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dc.contributor.authorAïd, René*
dc.contributor.authorBasei, Matteo*
dc.contributor.authorPham, Huyên*
dc.date.accessioned2020-01-25T14:08:14Z
dc.date.available2020-01-25T14:08:14Z
dc.date.issued2019
dc.identifier.issn1432-2994
dc.identifier.urihttps://basepub.dauphine.fr/handle/123456789/20472
dc.language.isoenen
dc.subjectDecarbonation
dc.subjectDistributed generation
dc.subjectStochastic game
dc.subjectMcKean–Vlasov
dc.subjectL94
dc.subjectC73
dc.subjectC61
dc.subjectO33
dc.subjectQ41
dc.subjectQ42
dc.subject.ddc333en
dc.subject.classificationjelL.L9.L94en
dc.subject.classificationjelC.C6.C61en
dc.subject.classificationjelC.C7.C73en
dc.subject.classificationjelO.O3.O33en
dc.subject.classificationjelQ.Q4.Q41en
dc.subject.classificationjelQ.Q4.Q42en
dc.titleA McKean-Vlasov approach to distributed electricity generation development
dc.typeArticle accepté pour publication ou publié
dc.description.abstractenThis paper analyses the interaction between centralised carbon emissive technologies and distributed intermittent non-emissive technologies. In our model, there is a representative consumer who can satisfy her electricity demand by investing in distributed generation (solar panels) and by buying power from a centralised firm at a price the firm sets. Distributed generation is intermittent and induces an externality cost to the consumer. The firm provides non-random electricity generation subject to a carbon tax and to transmission costs. The objective of the consumer is to satisfy her demand while minimising investment costs, payments to the firm and intermittency costs. The objective of the firm is to satisfy the consumer’s residual demand while minimising investment costs, demand deviation costs, and maximising the payments from the consumer. We formulate the investment decisions as McKean–Vlasov control problems with stochastic coefficients. We provide explicit, price model-free solutions to the optimal decision problems faced by each player, the solution of the Pareto optimum, and the Stackelberg equilibrium where the firm is the leader. We find that, from the social planner’s point of view, the carbon tax or transmission costs are necessary to justify a positive share of distributed capacity in the long-term, whatever the respective investment costs of both technologies are. The Stackelberg equilibrium is far from the Pareto equilibrium and leads to an over-investment in distributed energy and to a much higher price for centralised energy.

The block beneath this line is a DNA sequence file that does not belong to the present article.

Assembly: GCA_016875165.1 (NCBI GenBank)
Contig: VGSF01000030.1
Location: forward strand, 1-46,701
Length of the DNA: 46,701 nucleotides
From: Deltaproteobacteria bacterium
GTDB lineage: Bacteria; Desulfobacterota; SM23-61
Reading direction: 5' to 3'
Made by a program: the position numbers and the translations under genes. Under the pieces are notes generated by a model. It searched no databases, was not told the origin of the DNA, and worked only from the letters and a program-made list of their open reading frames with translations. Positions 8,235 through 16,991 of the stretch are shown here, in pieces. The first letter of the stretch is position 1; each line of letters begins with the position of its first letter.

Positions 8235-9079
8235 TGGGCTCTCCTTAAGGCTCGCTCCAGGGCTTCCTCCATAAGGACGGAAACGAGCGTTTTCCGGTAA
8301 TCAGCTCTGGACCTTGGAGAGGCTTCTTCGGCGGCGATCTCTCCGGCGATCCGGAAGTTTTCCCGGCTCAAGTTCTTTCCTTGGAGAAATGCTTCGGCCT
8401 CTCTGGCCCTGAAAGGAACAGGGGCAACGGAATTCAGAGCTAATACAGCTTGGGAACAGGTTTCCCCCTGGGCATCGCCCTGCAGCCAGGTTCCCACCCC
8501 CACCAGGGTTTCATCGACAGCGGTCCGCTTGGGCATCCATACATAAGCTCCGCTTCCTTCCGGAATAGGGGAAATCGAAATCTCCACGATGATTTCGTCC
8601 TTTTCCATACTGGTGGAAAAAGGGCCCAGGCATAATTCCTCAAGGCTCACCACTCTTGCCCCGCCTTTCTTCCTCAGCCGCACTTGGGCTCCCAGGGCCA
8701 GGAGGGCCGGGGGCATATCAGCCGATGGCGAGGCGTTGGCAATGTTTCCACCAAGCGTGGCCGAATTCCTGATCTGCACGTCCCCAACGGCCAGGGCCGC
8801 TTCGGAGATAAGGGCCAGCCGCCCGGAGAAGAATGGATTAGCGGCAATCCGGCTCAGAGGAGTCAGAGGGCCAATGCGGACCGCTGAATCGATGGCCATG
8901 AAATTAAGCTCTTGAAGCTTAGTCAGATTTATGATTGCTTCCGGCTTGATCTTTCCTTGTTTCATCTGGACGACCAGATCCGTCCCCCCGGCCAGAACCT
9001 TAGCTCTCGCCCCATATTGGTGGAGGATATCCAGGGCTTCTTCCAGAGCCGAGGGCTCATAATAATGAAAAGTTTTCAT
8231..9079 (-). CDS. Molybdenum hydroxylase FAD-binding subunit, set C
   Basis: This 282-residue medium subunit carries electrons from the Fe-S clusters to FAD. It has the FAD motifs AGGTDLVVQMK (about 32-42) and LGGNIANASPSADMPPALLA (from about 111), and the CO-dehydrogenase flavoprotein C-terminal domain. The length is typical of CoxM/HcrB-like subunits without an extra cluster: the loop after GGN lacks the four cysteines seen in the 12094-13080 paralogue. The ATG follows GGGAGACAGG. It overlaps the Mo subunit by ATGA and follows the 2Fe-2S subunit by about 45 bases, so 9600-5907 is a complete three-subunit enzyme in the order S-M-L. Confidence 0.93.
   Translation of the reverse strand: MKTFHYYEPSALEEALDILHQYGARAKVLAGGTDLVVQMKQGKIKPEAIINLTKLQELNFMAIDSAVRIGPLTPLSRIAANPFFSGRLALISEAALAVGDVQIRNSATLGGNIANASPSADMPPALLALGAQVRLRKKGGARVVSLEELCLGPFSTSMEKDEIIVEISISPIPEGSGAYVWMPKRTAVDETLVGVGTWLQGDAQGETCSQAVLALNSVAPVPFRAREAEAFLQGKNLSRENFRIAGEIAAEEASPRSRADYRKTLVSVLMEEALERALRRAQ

dc.relation.isversionofjnlnameMathematical Methods of Operations Research
dc.relation.isversionofjnldate2019
dc.relation.isversionofjnlpages1-42
dc.relation.isversionofdoi10.1007/s00186-019-00692-8
dc.identifier.urlsitehttps://arxiv.org/abs/1705.01302v3
dc.relation.isversionofjnlpublisherSpringer
dc.subject.ddclabelEconomie de la terre et des ressources naturellesen
dc.relation.forthcomingnonen
dc.relation.forthcomingprintouien
dc.description.ssrncandidatenon
dc.description.halcandidatenon
dc.description.readershiprecherche
dc.description.audienceInternational
dc.relation.Isversionofjnlpeerreviewedoui
dc.date.updated2020-04-10T12:28:48Z
hal.person.labIds559342*
hal.person.labIds172051*
hal.person.labIds1004954*


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